While the proposed canon was hailed by supporters as a statement of the profession's existing standard of practice and a means of dispelling any public misperception of civil engineers as supporters of unchecked development, the proposed canon met with immediate resistance within the ASCE membership. Critics of the canon argued that, while good engineering includes stewardship of resources, it was inappropriate to place the abstract concept of conservation above the engineer's duty to his or her clients and the profession's goals of technological advancement.
Many feared that creating an express obligation to husband resources would create a new source of legal liability for members rendering professional services. Still others, while supporting the concept of environmental ethics in general, believed that the issue was amply covered in paragraph (f) in the guidelines to practice for canon 1 and in ASCE's policy of "assuring a desirable quality of life," which included many of the considerations contained in the proposed canon. In the face of this opposition, ASCE's Professional Activities Committee voted against recommending canon 8 to the Board of Direction, and the initiative stalled.
The term "sustainable development" was popularized in the late 1980s as a concept that stressed the importance of balancing the needs of today's population to develop and use natural resources against the need to preserve finite resources for the benefit of future generations. The increasing global focus on sustainability gave new life to the quest to strengthen the civil engineer's responsibility to the environment and to have this responsibility reflected in the Code of Ethics.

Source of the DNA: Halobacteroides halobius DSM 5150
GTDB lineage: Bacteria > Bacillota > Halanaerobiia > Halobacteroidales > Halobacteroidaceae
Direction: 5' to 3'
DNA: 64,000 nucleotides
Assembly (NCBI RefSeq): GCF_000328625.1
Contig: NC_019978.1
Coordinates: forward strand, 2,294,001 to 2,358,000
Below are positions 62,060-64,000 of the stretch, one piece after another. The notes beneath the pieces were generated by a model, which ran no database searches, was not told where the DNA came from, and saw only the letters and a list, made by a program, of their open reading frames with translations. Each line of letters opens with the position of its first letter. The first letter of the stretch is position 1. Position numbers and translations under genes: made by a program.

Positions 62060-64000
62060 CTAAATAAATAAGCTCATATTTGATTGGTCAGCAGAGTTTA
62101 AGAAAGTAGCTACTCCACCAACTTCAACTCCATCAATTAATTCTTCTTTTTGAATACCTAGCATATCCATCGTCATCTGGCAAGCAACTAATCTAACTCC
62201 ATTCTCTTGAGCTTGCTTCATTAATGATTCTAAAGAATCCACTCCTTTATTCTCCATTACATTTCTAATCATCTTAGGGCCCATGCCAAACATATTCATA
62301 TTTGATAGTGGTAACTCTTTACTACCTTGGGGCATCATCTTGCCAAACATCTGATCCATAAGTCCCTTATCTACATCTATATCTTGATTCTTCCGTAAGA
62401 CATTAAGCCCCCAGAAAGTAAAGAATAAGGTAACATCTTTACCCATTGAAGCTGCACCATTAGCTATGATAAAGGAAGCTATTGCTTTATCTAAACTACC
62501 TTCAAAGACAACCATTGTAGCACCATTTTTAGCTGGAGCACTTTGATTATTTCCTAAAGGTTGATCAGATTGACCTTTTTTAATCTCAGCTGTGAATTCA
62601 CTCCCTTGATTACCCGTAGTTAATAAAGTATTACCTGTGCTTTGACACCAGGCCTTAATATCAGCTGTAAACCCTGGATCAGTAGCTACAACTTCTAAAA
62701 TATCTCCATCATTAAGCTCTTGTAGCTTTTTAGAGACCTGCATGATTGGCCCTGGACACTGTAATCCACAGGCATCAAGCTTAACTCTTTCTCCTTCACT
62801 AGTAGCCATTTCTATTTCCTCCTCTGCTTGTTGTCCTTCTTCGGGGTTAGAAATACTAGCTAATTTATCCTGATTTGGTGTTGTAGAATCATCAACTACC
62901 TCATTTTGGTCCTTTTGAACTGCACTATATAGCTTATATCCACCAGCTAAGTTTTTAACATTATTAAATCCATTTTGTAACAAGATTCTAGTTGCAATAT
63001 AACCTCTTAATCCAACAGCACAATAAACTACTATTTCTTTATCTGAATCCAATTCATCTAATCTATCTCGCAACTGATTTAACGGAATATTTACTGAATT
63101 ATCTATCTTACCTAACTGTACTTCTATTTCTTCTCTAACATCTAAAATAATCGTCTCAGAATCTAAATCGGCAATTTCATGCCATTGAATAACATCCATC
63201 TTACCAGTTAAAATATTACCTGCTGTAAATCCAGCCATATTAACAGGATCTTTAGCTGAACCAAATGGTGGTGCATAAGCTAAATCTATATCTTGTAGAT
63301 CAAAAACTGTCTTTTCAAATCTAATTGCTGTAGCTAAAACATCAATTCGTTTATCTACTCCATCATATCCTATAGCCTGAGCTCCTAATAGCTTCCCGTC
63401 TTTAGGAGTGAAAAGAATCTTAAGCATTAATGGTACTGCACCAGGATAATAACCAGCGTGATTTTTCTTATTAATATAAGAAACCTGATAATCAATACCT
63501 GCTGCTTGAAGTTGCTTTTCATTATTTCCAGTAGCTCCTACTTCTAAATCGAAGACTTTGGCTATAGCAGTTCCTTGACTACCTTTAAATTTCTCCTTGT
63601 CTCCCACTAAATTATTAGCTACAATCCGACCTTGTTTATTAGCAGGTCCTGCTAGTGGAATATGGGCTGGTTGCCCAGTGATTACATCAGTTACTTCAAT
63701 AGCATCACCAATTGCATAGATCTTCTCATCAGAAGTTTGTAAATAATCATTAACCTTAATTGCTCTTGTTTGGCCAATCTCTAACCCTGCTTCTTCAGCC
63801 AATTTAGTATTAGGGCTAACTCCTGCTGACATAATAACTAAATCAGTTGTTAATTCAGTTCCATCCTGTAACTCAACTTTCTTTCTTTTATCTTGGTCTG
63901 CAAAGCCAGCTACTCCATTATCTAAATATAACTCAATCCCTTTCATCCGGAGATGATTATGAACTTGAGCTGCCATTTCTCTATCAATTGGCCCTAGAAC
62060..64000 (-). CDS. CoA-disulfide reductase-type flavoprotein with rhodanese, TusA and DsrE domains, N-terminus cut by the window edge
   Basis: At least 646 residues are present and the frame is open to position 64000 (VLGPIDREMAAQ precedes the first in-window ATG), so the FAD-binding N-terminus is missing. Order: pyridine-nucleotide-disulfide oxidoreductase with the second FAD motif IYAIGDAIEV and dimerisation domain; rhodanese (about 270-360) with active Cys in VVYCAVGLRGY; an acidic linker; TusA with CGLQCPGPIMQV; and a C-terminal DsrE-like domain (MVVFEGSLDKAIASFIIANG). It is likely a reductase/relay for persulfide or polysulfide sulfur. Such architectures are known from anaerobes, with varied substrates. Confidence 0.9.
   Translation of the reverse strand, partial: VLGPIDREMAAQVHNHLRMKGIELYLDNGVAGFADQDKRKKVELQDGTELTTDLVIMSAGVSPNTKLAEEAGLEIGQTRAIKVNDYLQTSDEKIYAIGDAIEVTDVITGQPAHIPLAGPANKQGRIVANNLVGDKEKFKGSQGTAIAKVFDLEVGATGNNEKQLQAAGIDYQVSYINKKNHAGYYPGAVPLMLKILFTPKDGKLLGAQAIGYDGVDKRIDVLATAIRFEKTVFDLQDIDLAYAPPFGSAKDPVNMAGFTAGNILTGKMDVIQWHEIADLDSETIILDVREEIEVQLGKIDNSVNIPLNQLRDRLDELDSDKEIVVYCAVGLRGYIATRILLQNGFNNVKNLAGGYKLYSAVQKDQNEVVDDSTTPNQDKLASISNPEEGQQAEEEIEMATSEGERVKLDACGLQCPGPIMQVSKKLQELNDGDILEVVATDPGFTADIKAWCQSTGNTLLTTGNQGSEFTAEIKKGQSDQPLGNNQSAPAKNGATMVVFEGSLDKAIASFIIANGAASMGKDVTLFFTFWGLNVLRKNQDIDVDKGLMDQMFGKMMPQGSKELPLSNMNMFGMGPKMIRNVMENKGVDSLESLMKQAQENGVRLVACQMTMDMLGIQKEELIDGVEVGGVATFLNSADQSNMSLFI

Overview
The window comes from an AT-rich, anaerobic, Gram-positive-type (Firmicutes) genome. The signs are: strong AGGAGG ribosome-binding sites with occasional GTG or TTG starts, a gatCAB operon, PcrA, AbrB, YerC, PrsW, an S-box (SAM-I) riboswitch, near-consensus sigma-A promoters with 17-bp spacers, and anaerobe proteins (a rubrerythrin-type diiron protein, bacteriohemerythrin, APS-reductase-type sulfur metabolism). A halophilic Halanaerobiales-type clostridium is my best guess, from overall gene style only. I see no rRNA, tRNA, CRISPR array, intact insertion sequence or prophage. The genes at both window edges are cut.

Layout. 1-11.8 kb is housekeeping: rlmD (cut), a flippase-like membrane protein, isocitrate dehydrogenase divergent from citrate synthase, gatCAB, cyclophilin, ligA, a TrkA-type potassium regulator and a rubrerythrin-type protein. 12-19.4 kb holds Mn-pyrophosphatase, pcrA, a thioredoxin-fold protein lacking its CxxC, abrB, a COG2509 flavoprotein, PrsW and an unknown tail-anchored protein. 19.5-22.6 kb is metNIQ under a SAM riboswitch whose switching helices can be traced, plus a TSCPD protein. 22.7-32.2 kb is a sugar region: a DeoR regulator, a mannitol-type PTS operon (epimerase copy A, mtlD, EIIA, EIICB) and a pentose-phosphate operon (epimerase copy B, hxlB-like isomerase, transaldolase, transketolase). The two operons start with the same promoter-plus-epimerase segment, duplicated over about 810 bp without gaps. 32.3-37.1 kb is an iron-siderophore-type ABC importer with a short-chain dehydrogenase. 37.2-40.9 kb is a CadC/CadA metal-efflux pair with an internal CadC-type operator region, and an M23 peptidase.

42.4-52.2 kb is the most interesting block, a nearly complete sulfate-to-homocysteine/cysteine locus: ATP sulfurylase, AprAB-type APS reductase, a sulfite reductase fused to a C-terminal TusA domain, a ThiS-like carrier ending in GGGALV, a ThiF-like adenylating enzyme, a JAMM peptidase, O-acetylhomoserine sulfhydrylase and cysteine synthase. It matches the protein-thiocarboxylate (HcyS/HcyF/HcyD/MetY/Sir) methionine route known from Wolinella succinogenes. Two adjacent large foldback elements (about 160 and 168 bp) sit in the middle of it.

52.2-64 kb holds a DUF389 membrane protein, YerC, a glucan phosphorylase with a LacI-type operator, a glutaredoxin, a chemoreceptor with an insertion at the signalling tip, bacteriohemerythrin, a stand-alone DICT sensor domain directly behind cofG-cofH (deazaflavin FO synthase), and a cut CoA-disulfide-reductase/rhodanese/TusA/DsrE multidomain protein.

In 1994 the Professional Activities Committee drafted a second version of canon 8: "Engineers shall perform services that help sustain the world's resources and meet long-term human needs, while protecting the natural and cultural environment." This version was disseminated to the membership for comment in February 1995 but again met with opposition.
Some ASCE members argued that the focus on sustainable development was harming the civil engineering profession in that major infrastructure and other projects throughout the country were drying up because of vague concerns about sustainability. Others challenged the murky definition of sustainable development as popularly used and questioned whether any engineer could have a sufficient understanding of the concept to comply with a canon in the Code of Ethics. At least one ASCE district objected on the grounds that the term "sustainable development" had been used in the media in debates over such issues as birth control and abortion, and it opposed any action by ASCE that might be perceived as taking a position on such issues. Finally, some members repeated the argument that sustainable development was adequately addressed in paragraph (f) in the guidelines to practice for canon 1.